Aceleron CEO Amrit Chandan urges businesses to embrance circular economy principles to build a better society post-Covid – greener batteries included.
The Covid-19 pandemic has been the single biggest disruptor to the global economy in most people’s lifetimes. We still do not know what the full global effects of the pandemic will be, but what we do know is that it has already begun shaping our future.
The crisis has reinforced the huge importance of the sectors at the forefront of innovation. Secure energy and technology infrastructure have been key to keeping the lights on, Zoom calls connected and social networks operating. This infrastructure has enabled billions of people to maintain some normality during the crisis.
Green energy sources have also proven their capability and silenced what few sceptics remained. The share of clean energy has increased, with renewables at times generating over 50 per cent of our power, and the UK witnessing its longest period ever without coal – over two months. April 2020 was also a record-breaking month for renewable electricity in Great Britain, with solar generation hitting a new record of 9.68GW on a single day (April 20th).
Building Back Better
As the conversation now turns to how we can recover economically, we must also address the other burning global disruptor; the climate emergency.
Covid-19 has exposed the brittleness of a global economy built around the excessive burning of fossil fuels and a linear consumption model of use, discard and replace. Now the discussion is turning to Building Back Better, a movement focussed on redesigning the global economy in the wake of this crisis, which prioritises sustainability and empowers us with the ability to tackle climate change. But what does ‘Better’ mean?
Fortunately, there is a ready-made model that we can look to – the circular economy. Circular principles enable products to be reused, updated or repurposed rather than replaced, ensuring greater resilience, huge waste reductions, financial savings and, most of all, long-term sustainability.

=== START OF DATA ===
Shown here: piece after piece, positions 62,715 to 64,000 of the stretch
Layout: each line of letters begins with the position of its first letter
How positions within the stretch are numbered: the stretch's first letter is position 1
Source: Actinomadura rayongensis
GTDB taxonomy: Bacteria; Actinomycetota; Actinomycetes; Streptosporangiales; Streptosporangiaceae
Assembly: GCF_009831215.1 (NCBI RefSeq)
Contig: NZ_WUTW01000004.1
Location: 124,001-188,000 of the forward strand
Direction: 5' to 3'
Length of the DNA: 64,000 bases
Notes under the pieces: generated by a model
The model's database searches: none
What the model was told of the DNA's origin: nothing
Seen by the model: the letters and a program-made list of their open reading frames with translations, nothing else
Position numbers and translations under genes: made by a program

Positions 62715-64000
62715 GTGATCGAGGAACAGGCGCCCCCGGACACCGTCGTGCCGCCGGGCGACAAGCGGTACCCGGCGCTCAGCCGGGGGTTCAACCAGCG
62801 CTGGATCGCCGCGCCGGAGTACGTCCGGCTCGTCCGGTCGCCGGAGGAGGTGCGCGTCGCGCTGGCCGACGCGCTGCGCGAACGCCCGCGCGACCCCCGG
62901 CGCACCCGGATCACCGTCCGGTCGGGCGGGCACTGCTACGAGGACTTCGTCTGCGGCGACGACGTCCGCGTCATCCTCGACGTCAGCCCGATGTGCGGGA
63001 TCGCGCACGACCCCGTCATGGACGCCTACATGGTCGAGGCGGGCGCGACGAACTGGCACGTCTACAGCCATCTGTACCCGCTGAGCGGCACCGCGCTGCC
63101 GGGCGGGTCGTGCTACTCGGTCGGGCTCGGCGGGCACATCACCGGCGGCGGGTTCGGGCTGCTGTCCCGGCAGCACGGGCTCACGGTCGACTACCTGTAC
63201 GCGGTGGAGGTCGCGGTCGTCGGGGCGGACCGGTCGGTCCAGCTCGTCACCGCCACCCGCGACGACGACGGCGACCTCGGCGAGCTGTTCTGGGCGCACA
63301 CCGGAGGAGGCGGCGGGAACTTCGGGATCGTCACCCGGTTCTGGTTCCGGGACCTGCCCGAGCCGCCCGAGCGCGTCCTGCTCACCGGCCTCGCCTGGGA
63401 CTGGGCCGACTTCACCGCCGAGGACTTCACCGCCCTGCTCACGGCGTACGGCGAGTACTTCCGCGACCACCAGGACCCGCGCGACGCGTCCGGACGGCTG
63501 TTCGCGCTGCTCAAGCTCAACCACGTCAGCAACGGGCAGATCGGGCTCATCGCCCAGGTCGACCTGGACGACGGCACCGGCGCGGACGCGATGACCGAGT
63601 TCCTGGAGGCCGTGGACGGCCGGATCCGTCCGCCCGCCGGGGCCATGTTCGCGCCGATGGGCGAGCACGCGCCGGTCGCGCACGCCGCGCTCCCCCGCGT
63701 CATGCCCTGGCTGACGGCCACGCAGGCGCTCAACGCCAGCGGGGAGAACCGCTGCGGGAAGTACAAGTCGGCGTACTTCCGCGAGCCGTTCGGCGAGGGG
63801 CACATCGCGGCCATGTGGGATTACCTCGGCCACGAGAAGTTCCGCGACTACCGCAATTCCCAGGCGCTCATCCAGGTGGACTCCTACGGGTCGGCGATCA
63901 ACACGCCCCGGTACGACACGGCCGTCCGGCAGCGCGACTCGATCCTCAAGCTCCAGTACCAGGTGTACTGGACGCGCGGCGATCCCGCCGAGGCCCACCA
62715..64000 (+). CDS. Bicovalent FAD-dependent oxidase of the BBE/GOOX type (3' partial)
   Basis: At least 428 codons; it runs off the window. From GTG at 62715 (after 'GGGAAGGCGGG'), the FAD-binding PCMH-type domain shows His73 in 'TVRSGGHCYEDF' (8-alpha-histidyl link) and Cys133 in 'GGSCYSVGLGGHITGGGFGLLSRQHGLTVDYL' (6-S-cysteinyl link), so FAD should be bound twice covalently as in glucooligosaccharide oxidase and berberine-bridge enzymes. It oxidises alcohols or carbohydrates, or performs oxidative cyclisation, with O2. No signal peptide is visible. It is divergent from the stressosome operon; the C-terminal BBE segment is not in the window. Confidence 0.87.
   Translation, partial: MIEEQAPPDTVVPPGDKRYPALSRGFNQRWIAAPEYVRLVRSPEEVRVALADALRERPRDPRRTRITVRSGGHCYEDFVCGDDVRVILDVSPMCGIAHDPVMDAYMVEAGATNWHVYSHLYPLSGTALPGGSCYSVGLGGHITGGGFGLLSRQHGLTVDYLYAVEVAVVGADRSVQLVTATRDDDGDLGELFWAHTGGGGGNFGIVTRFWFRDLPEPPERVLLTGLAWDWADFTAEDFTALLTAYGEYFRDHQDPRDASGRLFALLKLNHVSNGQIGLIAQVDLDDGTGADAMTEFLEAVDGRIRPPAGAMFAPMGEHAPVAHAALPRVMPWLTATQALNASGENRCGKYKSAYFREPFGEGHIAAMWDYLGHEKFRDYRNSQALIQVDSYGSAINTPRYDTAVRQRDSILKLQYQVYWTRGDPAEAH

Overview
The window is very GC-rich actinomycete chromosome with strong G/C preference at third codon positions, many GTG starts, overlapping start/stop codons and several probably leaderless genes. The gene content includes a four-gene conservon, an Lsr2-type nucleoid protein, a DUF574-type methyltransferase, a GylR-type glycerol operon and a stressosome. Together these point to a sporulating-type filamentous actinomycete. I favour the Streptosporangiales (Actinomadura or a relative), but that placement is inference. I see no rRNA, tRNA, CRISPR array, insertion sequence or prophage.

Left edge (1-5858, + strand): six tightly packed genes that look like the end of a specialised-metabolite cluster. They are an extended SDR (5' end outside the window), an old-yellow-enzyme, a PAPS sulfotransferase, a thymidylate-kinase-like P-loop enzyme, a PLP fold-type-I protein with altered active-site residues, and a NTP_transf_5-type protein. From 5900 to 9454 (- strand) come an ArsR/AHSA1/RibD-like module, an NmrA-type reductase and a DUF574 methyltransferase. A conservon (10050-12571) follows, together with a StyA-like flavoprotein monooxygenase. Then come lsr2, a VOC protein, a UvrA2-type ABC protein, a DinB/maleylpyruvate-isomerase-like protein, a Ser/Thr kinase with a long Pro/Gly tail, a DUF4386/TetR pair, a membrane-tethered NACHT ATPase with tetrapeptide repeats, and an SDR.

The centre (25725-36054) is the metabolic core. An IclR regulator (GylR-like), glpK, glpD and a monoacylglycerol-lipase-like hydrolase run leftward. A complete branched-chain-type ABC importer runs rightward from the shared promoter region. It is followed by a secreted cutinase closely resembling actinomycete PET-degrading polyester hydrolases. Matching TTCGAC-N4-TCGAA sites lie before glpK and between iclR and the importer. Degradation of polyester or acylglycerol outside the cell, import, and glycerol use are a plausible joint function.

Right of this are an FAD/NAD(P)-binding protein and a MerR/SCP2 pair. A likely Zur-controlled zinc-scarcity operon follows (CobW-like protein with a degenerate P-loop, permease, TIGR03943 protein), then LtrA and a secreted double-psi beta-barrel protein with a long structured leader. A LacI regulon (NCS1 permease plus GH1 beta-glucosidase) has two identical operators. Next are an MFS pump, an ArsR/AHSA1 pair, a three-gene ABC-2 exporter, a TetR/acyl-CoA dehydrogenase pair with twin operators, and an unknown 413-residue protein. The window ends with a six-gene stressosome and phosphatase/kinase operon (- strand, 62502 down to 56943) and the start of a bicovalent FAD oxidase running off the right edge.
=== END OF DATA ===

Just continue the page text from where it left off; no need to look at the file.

Building circularity into energy
Renewable energy will of course be the cornerstone on which we Build Back Better. But – due to their intermittency – they need the support of battery storage to store clean energy for use when the sun isn’t shining and wind isn’t blowing.
Battery storage is vital. However, the lithium-ion or lead acid batteries traditionally employed are usually welded or glued together, making individual components difficult to replace. If one part fails, the whole battery is usually thrown away – often with more than 80 per cent of its potential life left unused.
We can gain a lot of benefits through applying the circular economy model to the lithium battery. By being able to repair, repurpose and reuse the components within the battery pack prior to recycling, it is possible to maintain and service batteries rather than replace them, reducing both waste and cost over time.
By utilising innovative solutions like circular economy batteries, we can support the creation of an energy industry that delivers accessible, clean and reliable energy, supports the creation of green jobs and doesn’t exacerbate future waste.
An alternative approach – Building Back Circular
Embedding circular technology and processes into the recovery could lay the foundations for long-term economic, social and environmental sustainability – a new society underpinned by sustainable growth.
Energy and technology are foundations of our economies and lead the way in accelerating both innovation and social progress. These typically trail-blazing sectors will be the primary drivers that enable a net-zero carbon future.
We are now uniquely placed to seize this opportunity and embrace a green economic recovery. By Building Back Circular we can cut emissions, reduce waste and create jobs, ultimately delivering a more sustainable future.
Amrit Chandan is the co-founder and CEO of Aceleron, a clean technology company designing and building lithium-ion batteries to circular economy principles.